So, thank you to Waitui Marina, Curly and Savusavu Marina for supporting the cruising community and supplying us with an afternoon of food and fun (and beer). It was a nice distraction from the drudgery of the hellacious tasks we'd started and would see through to the end.

Monday, May 16, 2016

Make Savusavu Your First Stop in Fiji

We love Savusavu - it's why we've been here for almost a year.

We love the small town feel. We love the small businesses. We love how easy it is to provision. We love our new friends.

Our back yard where we're house sitting - photo by Carolyne

Tropical Cyclone Winston made a mess out of things, but Savusavu bounced back quickly. To date, twenty of the twenty-three boats have been re-floated. The vegetation is growing back rapidly. Some of the villagers are still living in tents or with family members because their homes were destroyed, but there's food and water. Fresh produce is harder to come by and is more expensive because crops were destroyed in the storm, but as I indicated above, things grow quick here.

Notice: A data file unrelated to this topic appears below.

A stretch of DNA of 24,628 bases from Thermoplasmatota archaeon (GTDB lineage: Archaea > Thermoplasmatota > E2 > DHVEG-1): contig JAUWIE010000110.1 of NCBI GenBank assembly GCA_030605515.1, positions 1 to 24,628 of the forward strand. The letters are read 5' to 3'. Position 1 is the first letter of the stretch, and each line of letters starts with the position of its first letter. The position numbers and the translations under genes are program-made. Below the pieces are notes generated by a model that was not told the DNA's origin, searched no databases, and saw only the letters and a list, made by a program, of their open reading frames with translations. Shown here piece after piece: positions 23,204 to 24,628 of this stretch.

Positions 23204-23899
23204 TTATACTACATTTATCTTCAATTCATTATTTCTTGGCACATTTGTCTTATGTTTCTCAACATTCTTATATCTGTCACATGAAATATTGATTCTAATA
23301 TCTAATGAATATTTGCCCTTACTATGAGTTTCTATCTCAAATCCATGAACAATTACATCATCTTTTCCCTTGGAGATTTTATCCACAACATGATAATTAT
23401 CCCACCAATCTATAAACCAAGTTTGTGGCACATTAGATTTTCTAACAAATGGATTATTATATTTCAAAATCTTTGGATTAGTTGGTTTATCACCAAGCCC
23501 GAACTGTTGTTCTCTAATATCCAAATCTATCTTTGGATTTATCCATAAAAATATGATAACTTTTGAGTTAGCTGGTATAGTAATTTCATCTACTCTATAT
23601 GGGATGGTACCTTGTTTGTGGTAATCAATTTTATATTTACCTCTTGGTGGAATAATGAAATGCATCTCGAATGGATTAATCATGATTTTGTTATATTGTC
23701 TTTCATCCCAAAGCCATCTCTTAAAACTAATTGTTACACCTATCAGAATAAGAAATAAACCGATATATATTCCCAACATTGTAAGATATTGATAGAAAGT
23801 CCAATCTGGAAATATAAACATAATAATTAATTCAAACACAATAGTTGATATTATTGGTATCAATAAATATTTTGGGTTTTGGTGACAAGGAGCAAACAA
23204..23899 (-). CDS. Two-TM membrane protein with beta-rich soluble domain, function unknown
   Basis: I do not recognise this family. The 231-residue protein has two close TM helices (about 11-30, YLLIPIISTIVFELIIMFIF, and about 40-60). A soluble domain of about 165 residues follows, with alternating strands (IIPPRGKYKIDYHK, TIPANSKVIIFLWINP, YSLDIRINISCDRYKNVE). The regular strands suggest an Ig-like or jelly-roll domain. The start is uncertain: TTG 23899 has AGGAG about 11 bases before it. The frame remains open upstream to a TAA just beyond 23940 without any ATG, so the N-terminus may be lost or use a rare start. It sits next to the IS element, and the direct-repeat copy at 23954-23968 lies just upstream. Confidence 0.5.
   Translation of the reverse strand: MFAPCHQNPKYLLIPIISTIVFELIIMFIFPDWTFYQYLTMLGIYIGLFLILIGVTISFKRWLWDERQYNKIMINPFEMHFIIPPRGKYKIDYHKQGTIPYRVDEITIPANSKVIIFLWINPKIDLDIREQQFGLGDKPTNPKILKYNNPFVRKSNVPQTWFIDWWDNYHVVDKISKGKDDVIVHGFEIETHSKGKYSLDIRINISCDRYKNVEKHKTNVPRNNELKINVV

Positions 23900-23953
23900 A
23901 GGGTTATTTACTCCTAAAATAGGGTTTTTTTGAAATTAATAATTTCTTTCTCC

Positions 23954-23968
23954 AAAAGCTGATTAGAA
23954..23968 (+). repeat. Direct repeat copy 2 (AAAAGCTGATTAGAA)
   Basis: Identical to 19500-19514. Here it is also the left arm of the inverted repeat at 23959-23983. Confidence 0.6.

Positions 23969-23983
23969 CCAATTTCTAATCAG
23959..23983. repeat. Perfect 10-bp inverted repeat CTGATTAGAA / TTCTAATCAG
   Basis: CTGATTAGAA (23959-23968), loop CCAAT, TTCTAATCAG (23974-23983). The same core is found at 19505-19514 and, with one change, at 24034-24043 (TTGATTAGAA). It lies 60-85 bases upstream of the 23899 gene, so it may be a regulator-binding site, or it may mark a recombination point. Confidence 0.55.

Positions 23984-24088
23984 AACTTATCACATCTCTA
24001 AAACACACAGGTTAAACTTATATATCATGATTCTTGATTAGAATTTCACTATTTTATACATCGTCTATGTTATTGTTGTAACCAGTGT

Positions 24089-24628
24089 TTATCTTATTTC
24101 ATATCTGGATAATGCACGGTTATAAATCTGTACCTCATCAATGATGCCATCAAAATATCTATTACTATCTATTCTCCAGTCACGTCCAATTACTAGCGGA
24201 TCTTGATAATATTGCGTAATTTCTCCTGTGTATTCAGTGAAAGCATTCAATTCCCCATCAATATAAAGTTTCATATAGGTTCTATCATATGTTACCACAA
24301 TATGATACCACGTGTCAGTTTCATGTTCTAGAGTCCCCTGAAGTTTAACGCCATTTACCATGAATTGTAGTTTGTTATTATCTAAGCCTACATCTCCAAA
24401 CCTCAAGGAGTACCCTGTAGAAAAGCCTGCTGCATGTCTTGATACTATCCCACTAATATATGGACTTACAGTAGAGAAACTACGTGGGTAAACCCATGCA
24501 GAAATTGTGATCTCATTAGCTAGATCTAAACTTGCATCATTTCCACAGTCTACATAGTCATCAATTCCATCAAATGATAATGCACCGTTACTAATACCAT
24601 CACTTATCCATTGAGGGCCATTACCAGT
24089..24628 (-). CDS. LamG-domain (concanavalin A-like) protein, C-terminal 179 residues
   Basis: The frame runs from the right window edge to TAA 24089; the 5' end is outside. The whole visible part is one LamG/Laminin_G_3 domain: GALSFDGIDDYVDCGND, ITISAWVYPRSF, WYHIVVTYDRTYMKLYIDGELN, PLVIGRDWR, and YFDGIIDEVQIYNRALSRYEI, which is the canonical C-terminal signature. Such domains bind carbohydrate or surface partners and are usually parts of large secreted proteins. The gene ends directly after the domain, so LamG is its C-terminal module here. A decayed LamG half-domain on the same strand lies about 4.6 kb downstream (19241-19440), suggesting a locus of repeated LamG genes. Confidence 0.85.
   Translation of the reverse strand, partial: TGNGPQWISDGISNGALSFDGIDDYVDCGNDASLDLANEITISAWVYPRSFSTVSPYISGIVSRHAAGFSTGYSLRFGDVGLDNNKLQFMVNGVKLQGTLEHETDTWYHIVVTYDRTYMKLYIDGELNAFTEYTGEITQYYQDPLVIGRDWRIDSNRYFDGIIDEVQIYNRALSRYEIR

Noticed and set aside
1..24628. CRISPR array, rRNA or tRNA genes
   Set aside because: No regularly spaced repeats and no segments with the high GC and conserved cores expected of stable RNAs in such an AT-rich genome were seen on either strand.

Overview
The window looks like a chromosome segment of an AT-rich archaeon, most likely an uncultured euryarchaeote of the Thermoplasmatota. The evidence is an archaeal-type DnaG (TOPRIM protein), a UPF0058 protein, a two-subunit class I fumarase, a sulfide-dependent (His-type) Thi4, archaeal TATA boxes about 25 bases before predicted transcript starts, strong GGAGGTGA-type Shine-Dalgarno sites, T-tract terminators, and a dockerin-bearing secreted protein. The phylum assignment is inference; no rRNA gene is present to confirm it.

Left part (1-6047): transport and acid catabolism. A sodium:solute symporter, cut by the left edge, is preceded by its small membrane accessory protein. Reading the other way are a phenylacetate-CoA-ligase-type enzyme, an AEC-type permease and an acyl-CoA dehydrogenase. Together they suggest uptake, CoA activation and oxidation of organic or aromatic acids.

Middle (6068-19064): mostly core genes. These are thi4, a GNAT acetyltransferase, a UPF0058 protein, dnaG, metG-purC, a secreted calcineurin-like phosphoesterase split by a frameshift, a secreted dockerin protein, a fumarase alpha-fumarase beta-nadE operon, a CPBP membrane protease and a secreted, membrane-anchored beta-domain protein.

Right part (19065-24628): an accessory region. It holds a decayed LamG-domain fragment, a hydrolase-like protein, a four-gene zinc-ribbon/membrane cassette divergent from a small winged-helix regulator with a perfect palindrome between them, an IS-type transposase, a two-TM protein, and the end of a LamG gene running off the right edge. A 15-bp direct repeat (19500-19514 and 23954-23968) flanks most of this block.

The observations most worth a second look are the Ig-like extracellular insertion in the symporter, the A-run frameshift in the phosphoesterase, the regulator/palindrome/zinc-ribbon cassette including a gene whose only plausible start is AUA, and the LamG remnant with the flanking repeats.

Coconuts fresh from the back yard - photo by Carolyne

So... why make Savusavu your first stop in Fiji?
We've been told by long time cruisers it's easier to check into Fiji through Savusavu. The government agencies are within waking distance, so there's a faster turn around time finalizing the paperwork.

There are four "marinas" to choose from. All of them offer check-in services and will arrange officials to come out to your boat. Here is what you can expect from each one:

 Jim's photo is in the 2016 Fiji Shores and Marinas

Waitui Marina:
Waitui Marina is the first marina you pass coming into Nakama Creek from Savusavu Bay. They have helix moorings and are located conveniently next door to Fiji Meats and across the street from the gas station, M&H grocers, Immigration, Customs and Sally's Deli. Tropical Cyclone Winston destroyed their wharf, but they are rebuilding it as we speak. They have a yummy restaurant and beer/wine bar attached. You can buy a 3-piece fish and chips for $5... or $2.50US. And, it's good! Laundry service is also available at reasonable rates. Waitui also handles DHL shipping. The charge is $300F for a mooring per month.